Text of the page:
Silverstone is a fast, open circuit with lots of run off areas. So for marshals it’s relatively safe to recover a broken car.
The chances of a safety car are 57%, with 0.6 safety cars per race.
The start of the Grand Prix is absolutely vital in terms of executing the ideal race strategy. A few places gained means a team has more options, while a few places lost usually means switching to Plan B and being more aggressive to make up ground.
As far as 2012 start performance is concerned drivers have gained (+) or lost (-) places off the start line this season, on aggregate, as follows –
+17 Glock, Alonso
+10 Perez , Senna
+ 9 Maldonado
+ 8 Kobayashi
+ 7 Pic
+ 6 Di Resta
+ 5 Schumacher*, Hamilton, Vergne
+ 4 Karthikeyan
+ 2 Vettel
- 1 Grosjean
- 2 Petrov
- 3 De la Rosa , Button
- 4 Rosberg, Hulkenberg
- 5 Webber
- 13 Ricciardo
Of course good strategy planning also requires good pit stop execution by the mechanics and we have seen tyre stops carried out in less than two and a half seconds by F1 teams. Here again Ferrari leads the way consistently this year.
It is also clear that the field has significantly closed up in pit stops. The top seven teams’ fastest stops were within 3/10ths of a second of each other in Canada! It shows how much work has gone on in this area.
The league table below shows the order of the pit crews based on their fastest time in the 2012 FORMULA 1 GRAND PRIX OF EUROPE, from the car entering the pit lane to leaving it. The positions from previous race are in brackets.
Worth noting is that McLaren has been working on its pit stops and they now have the fastest stops of all the teams, by some margin. However they still had a front jack failure in the race, which undermined all their efforts.
|Rank||Team||Pit stop time|
|3. (3)||Red Bull||20.023s|
|5. (7)||Force India||20.295s|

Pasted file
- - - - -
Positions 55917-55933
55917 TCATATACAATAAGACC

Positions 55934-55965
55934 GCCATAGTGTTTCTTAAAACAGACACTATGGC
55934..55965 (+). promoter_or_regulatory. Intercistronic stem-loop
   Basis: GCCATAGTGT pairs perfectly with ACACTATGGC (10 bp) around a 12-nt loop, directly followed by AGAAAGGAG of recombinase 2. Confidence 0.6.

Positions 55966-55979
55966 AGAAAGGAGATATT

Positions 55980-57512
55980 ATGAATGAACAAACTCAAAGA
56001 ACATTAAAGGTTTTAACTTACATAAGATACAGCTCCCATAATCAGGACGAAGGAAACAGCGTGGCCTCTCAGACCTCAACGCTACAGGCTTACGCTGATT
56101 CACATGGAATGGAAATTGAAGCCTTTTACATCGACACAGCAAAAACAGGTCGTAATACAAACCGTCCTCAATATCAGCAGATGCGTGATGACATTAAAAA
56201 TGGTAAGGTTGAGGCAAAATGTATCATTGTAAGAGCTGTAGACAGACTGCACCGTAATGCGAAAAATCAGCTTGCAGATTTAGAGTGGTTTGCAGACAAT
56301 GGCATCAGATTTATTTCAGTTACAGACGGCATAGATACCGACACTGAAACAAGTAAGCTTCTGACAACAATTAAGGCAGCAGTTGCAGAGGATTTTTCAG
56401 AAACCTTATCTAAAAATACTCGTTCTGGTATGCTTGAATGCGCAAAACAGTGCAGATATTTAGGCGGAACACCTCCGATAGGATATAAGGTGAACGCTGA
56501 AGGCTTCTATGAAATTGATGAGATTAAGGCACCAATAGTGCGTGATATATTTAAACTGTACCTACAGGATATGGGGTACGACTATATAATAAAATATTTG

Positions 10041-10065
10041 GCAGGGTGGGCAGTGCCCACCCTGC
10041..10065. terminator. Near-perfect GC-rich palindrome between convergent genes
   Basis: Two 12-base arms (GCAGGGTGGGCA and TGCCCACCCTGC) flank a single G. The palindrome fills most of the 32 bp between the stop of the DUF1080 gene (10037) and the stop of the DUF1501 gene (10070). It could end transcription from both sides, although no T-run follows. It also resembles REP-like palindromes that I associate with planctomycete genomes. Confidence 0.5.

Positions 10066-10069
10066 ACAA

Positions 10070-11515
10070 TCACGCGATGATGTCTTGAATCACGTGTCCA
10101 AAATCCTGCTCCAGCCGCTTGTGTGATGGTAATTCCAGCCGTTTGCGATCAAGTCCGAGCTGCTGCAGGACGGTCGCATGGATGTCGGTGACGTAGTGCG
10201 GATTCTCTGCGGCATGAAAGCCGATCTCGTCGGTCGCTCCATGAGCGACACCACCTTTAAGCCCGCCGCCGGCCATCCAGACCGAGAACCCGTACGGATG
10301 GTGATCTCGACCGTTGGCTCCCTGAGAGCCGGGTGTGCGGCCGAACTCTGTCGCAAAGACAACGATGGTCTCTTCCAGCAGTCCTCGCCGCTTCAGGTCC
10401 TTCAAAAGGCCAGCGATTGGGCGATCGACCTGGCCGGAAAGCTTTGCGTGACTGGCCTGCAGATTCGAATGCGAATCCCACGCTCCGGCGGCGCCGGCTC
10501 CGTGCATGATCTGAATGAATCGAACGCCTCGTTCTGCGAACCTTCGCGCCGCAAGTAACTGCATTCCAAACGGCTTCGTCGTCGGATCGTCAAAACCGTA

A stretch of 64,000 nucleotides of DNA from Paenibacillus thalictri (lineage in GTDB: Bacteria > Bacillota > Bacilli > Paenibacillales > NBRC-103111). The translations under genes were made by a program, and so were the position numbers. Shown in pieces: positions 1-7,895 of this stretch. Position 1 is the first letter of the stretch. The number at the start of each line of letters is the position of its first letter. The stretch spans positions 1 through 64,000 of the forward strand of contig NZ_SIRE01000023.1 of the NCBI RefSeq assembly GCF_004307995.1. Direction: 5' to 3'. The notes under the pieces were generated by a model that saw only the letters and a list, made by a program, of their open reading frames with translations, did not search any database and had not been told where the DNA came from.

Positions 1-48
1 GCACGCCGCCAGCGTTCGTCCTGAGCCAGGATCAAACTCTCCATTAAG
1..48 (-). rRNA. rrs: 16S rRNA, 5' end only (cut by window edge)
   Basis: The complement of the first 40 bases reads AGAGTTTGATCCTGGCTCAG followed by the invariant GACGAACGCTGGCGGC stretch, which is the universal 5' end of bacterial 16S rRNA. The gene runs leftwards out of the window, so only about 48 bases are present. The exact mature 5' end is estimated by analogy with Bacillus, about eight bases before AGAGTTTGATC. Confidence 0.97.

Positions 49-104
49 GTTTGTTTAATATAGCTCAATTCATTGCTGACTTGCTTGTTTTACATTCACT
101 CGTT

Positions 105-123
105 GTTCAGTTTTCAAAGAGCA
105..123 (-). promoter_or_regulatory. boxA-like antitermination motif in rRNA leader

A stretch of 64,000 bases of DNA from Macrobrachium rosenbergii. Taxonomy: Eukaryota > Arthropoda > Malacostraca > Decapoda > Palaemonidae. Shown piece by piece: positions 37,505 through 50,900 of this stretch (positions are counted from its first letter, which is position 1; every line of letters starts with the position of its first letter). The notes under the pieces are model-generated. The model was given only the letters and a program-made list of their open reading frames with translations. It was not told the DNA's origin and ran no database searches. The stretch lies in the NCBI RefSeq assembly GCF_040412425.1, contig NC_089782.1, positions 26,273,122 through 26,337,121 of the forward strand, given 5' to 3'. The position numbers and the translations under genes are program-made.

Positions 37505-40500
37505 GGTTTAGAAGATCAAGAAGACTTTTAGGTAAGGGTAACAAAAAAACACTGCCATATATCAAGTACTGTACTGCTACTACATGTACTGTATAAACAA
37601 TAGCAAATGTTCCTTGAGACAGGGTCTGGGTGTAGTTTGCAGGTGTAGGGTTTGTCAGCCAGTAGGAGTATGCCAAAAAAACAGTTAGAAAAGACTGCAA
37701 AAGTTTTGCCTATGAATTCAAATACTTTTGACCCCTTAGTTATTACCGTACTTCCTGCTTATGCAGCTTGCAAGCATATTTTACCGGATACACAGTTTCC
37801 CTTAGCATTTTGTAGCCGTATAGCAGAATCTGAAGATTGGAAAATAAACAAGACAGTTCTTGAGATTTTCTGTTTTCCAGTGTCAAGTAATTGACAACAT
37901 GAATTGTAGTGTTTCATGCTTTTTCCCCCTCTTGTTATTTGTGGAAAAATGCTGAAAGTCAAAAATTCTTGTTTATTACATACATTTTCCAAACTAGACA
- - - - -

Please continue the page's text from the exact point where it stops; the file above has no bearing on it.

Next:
|9. (9)||Toro Rosso||21.209s|
The UBS Race Strategy Briefing is written by James Allen with input and data from several F1 team strategists and from Pirelli
The British Grand Prix was a tense strategic battle between Red Bull and Ferrari. They went different ways on race strategy and ultimately Red Bull prevailed, Webber passing Alonso five laps from the end. So could Alonso and Ferrari have held on for the win if they had played the strategy differently? That’s one of the questions we’ll be addressing in this UBS Race Strategy Report.
The challenge of McLaren was blunted again, Lewis Hamilton losing ground on his championship rivals while Lotus again scored strongly with both cars as Grosjean did a unique strategy on Sunday.
Background to the race
Heavy rain during practice and qualifying days had left the teams with very little information about how the tyres would perform on race day. There was only the one hour practice on Saturday morning to go on and this showed that on a cold track surface the soft compound tyre was graining badly (the top surface of the rubber rolling up) so Ferrari in particular were wary about it on race day.
The weather was very erratic all weekend and it stayed dry for the race, against expectations. Many teams including Mercedes and McLaren had planned for a wet race. Although the track temperature was shown as above 24 degrees, the ground was still too cold to get the soft tyre working well and the hard compound turned out to be the better race tyre. The key to doing well in the race, then, was to manage the soft tyre.
Could Alonso have won the race with different strategy?
Ferrari and Alonso were wise to start with the hard tyre, as it proved the best tyre to race on. They started out wanting to minimise the time spent on the soft tyre and as soon as the tyre covers came off on the grid it was clear what the pattern of the race would be. Alonso would run two stints on hard tyres and a short final stint on softs, Webber would do the opposite; an opening stint on soft and then two longer stints on hard.
Alonso’s race would be dictated by keeping the soft tyre stint to a minimum at the end, while Webber’s would be all about staying in touch with Alonso in the opening stint and then coming on strong at the end.
Ferrari had another weapon at their disposal; they sent Massa out on softs for the first stint, so they would have data on tyre performance. This turned out to be less helpful than imagined…
Massa’s first stint was 13 laps during which time the team came to believe that the soft tyres were not as bad as expected. This would prove crucial later in the race, as it meant that Alonso committed to a 15 lap final stint on softs. Had he pitted a couple of laps later on each of his first two stops, he probably would not have lost the lead at the end. Without that data they would have been more inclined to stay off the soft tyre and would have done a strategy, which might have brought Alonso the win.